Frankenstein ★★★★ 1931
The definitive expressionistic Gothic horror classic that set the mold. Adapted from the Mary Shelley novel about Dr. Henry Frankenstein (Clive), the scientist who creates a terrifying, yet strangely sympathetic monster aided by his hunchbacked assistant, Fritz (Frye). Great performance by Karloff as the creation, which made him a monster star (in part, thanks to Jack Pierce's makeup). Several powerful scenes, excised from the original version, have been restored, including that of young Maria (Marilyn Harris), who is spotted by the monster innocently picking flowers by a pond. The first in the Universal series. 71m/B VHS, DVD . Boris Karloff, Colin Clive, Mae Clarke, John Boles, Dwight Frye, Edward Van Sloan, Frederick Kerr, Lionel Belmore, Arletta Duncan; D: James Whale; W: Garrett Fort, John Lloyd Balderston, Robert Florey, Francis Edwards Faragoh; C: Arthur Edeson; M: David Broekman. AFI ‘98: Top 100, Natl. Film Reg. ‘91.
"Frankenstein 1931." VideoHound's Golden Movie Retriever. . Encyclopedia.com. (November 13, 2018). https://www.encyclopedia.com/arts/culture-magazines/frankenstein-1931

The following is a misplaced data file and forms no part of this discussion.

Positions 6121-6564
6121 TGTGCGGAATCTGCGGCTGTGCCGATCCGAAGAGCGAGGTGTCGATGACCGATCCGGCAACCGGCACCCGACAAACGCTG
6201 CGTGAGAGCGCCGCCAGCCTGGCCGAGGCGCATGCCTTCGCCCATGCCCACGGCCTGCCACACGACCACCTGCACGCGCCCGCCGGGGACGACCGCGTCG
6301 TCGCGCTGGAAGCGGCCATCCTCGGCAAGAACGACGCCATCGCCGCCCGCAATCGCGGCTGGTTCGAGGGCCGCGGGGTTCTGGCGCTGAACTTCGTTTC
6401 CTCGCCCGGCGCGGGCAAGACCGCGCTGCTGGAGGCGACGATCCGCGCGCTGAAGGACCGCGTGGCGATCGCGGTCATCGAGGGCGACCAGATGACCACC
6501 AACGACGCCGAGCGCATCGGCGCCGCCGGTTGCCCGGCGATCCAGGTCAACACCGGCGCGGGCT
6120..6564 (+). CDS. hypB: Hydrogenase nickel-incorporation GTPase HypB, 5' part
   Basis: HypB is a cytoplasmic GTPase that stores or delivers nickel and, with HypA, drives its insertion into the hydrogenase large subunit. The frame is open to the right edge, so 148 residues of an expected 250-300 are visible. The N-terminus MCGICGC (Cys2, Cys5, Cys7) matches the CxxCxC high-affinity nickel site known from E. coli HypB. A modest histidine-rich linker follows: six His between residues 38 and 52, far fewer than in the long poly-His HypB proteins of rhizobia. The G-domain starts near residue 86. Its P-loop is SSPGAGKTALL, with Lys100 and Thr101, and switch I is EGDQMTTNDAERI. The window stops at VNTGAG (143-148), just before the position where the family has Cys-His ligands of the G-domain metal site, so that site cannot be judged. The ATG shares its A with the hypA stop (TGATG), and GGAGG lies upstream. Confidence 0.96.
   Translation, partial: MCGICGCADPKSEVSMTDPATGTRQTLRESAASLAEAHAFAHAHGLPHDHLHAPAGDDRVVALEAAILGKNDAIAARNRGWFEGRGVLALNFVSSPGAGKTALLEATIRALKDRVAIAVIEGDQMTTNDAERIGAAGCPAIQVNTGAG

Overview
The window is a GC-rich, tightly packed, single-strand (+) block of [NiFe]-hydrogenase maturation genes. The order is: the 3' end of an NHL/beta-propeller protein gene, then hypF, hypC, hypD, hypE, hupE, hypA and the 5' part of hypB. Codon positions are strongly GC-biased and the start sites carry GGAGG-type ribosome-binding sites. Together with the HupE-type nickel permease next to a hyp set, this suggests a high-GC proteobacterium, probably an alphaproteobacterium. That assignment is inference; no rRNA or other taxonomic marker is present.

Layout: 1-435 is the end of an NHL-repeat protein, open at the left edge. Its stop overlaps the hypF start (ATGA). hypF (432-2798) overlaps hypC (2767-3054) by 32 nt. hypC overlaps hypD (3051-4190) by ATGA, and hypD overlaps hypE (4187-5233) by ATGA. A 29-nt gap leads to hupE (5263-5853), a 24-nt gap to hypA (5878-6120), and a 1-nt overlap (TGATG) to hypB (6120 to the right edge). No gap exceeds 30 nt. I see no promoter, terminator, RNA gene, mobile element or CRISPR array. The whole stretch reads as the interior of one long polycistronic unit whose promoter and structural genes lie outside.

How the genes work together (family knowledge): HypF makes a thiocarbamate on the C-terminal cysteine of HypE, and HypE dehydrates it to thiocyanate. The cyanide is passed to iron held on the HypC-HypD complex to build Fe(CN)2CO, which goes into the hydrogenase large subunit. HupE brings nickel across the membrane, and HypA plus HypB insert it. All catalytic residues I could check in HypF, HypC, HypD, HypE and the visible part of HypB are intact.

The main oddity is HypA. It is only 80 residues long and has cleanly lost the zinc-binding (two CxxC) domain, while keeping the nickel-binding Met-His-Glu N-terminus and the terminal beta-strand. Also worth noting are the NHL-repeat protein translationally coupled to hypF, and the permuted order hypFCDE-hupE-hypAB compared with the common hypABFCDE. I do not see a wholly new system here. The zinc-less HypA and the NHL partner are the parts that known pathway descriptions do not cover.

"Frankenstein 1931." VideoHound's Golden Movie Retriever. . Retrieved November 13, 2018 from Encyclopedia.com: https://www.encyclopedia.com/arts/culture-magazines/frankenstein-1931
Encyclopedia.com gives you the ability to cite reference entries and articles according to common styles from the Modern Language Association (MLA), The Chicago Manual of Style, and the American Psychological Association (APA).
Within the “Cite this article” tool, pick a style to see how all available information looks when formatted according to that style. Then, copy and paste the text into your bibliography or works cited list.
Because each style has its own formatting nuances that evolve over time and not all information is available for every reference entry or article, Encyclopedia.com cannot guarantee each citation it generates. Therefore, it’s best to use Encyclopedia.com citations as a starting point before checking the style against your school or publication’s requirements and the most-recent information available at these sites:
Modern Language Association
The Chicago Manual of Style
American Psychological Association
- Most online reference entries and articles do not have page numbers. Therefore, that information is unavailable for most Encyclopedia.com content. However, the date of retrieval is often important. Refer to each style’s convention regarding the best way to format page numbers and retrieval dates.
- In addition to the MLA, Chicago, and APA styles, your school, university, publication, or institution may have its own requirements for citations. Therefore, be sure to refer to those guidelines when editing your bibliography or works cited list.